From 2014 to 2017, the World Bank provided close to $3 billion in financing and partial risk guarantees for public hydropower and transmission projects. The $4.3 billion Dasu hydropower project (2,160 megawatts) received an IDA credit of $588 million and partial credit guarantee of $460 million, which mobilized $1.85 billion from local and international private banks. This included a 10-year, $350 million loan that the government obtained using $210 million of IDA’s partial credit guarantee, extending the tenor significantly and achieving cost savings.
Another project, the Tarbela fifth extension, received World Bank financing of $390 million. Together with the fourth extension that had received public financing of $840 million in 2012, these projects significantly expanded the country’s renewable hydropower generation capacity (close to 3,000 MW) during the high-demand summer season. The Asian Infrastructure Investment Bank provided $300 million in co-financing for the fifth extension. To enable new power generation to reach consumers, the World Bank-financed $425 million for the National Transmission Modernization Project would improve the capacity, reliability, and business processes of the national transmission system and its operator.
In line with the Bank Group’s energy initiative, IFC led the private financing and development of 2 gigawatts of incremental renewable energy generation projects, which will reach about 12 million people. IFC invested and mobilized $755 million in two hydro projects (totaling 820 MW), four wind projects (totaling 300 MW), and the country’s first liquefied natural gas terminal. Further, IFC made a $125 million equity investment in China Three Gorges South Asia, an investment platform to develop 2.5 GW of hydropower and wind power plants in Pakistan. As part of this platform, IFC invested $100 million in the 720 MW Karot hydropower project, which is Pakistan’s largest private renewable energy project, and IFC’s largest hydroelectric power project as of 2018.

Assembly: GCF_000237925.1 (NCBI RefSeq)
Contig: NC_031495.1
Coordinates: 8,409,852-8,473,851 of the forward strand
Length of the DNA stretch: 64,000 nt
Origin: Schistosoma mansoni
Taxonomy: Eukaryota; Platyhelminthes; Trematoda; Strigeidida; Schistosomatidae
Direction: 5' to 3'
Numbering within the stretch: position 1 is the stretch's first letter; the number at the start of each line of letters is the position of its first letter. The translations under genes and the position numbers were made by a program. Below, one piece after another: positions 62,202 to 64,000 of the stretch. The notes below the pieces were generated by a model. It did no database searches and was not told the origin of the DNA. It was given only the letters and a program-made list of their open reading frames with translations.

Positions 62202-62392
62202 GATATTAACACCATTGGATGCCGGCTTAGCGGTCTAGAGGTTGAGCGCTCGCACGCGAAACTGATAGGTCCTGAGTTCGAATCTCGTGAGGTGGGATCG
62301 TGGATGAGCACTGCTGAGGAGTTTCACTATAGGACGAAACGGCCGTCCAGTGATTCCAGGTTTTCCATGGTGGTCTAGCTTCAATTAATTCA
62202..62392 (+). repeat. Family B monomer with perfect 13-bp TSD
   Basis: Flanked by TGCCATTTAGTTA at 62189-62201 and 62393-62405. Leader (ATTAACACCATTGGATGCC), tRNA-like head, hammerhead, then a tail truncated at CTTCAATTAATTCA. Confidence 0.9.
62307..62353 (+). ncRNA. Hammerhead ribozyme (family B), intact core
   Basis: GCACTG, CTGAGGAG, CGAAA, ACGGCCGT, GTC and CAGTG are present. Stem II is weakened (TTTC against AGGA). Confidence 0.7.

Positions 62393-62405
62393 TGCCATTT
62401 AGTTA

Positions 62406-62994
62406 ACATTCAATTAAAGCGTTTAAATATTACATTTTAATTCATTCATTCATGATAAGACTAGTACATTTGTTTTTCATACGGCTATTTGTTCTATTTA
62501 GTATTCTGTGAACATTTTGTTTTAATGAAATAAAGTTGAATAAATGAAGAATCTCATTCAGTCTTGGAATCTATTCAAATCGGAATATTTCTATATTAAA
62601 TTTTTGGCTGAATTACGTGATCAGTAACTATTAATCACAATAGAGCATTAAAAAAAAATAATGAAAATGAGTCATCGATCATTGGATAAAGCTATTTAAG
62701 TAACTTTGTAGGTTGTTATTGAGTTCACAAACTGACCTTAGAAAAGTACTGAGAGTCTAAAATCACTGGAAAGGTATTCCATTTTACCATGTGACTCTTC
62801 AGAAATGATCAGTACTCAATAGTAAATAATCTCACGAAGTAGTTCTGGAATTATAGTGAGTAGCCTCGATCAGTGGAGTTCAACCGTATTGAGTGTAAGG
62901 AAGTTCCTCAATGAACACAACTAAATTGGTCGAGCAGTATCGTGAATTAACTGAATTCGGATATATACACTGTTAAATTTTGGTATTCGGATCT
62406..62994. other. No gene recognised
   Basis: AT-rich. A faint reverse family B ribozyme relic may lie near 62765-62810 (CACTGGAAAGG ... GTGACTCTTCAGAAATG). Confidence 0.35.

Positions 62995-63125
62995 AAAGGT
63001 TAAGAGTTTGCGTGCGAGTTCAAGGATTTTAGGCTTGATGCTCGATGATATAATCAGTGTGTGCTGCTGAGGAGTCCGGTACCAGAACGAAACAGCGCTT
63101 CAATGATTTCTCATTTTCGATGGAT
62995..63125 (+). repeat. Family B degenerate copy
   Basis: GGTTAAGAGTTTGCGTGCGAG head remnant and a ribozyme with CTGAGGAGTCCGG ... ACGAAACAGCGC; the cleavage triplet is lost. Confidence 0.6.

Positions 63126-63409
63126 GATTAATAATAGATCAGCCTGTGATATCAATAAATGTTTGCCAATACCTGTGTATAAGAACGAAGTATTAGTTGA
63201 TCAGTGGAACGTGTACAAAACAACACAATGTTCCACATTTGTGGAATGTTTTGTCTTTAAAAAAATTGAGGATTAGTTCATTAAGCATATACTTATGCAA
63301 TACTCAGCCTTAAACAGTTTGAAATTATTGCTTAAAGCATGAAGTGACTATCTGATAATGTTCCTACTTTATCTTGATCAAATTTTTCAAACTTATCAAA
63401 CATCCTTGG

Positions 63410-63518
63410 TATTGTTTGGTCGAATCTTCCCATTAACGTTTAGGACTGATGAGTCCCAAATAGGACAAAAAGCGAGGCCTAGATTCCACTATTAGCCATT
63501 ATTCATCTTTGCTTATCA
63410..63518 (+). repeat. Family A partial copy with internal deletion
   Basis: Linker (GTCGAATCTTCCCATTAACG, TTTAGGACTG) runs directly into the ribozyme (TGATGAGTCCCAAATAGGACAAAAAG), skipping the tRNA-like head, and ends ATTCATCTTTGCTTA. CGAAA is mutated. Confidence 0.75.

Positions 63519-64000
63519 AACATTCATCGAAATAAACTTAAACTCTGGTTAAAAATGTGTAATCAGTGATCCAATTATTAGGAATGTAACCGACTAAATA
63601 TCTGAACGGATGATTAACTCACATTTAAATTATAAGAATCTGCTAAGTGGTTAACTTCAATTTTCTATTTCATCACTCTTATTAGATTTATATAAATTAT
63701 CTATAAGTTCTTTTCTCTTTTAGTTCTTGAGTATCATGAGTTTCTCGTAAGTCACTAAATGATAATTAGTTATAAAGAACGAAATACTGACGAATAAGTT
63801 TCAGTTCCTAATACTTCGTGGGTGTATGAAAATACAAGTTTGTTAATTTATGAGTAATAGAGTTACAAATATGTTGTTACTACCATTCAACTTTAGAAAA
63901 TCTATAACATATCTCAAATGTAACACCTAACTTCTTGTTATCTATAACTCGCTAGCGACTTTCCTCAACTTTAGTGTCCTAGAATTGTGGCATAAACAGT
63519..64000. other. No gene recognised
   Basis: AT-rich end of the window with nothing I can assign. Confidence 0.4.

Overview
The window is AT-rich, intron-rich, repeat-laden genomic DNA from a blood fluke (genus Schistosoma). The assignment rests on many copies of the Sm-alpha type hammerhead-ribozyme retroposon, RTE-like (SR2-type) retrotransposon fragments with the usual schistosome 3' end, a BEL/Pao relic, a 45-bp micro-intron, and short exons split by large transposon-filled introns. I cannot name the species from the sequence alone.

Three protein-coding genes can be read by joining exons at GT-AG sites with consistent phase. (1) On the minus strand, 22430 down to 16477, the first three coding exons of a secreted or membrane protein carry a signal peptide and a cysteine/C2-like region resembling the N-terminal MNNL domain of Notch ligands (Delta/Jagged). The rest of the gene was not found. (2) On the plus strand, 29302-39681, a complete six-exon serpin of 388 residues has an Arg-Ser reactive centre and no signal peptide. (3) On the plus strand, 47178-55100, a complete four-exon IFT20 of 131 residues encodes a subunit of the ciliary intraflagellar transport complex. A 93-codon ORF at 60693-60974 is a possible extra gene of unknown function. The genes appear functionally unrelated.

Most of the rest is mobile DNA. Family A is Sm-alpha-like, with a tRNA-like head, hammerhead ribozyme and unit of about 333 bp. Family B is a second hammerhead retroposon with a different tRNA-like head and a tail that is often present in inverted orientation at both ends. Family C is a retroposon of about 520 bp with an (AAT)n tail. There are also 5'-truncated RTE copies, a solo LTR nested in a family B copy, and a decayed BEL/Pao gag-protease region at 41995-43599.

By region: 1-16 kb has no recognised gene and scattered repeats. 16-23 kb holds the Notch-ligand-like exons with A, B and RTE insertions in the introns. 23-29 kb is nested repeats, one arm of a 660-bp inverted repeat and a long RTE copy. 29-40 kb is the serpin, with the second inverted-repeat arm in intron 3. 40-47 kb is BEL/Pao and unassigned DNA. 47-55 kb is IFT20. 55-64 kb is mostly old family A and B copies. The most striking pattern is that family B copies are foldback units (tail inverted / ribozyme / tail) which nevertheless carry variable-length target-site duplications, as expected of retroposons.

Since the start of Pakistan’s private power market in the late 1990s, IFC has made direct investments of over $850 million in 19 projects to increase the generation capacity by around 6,500 MW, attracting private investment of over $11 billion. IFC’s investments in the sector have mobilized additional funds from the ADB; the Islamic Development Bank; the development finance institutions of France, Germany, the Netherlands, and the United States; and others.
MIGA worked closely with IFC as part of the energy initiative and provided $83 million in risk coverage for the equity investors of an IFC-financed hydro project. Earlier, in 2012, MIGA had provided a $148.5 million guarantee for another hydro project.
Beyond 2017, the Bank Group pipeline includes the $100 million Sindh Solar Energy Project to support further private investment in utility-scale and off-grid solar; the second stage of the Dasu Hydropower project (2,160 MW); and over $750 million of potential IFC financing to support private renewable projects.
Making a Difference
Collaboration between the Pakistani government and the Bank Group for the country’s energy sector has significantly increased access to electricity and power generation, including in renewable energy. It has lowered the cost of generation to less than 10 cents per kilowatt and reduced power subsidies. It has facilitated growth of a vibrant market for independent power producers, with over 10 GW of operational projects that have attracted $20 billion of private investments.
The Bank Group’s combined investments in the power sector since 2014 have contributed to over 6,000 MW in incremental generation capacity with a direct investment of over $4 billion and mobilization of $6 billion from other international finance institutions, commercial banks, and the private sector.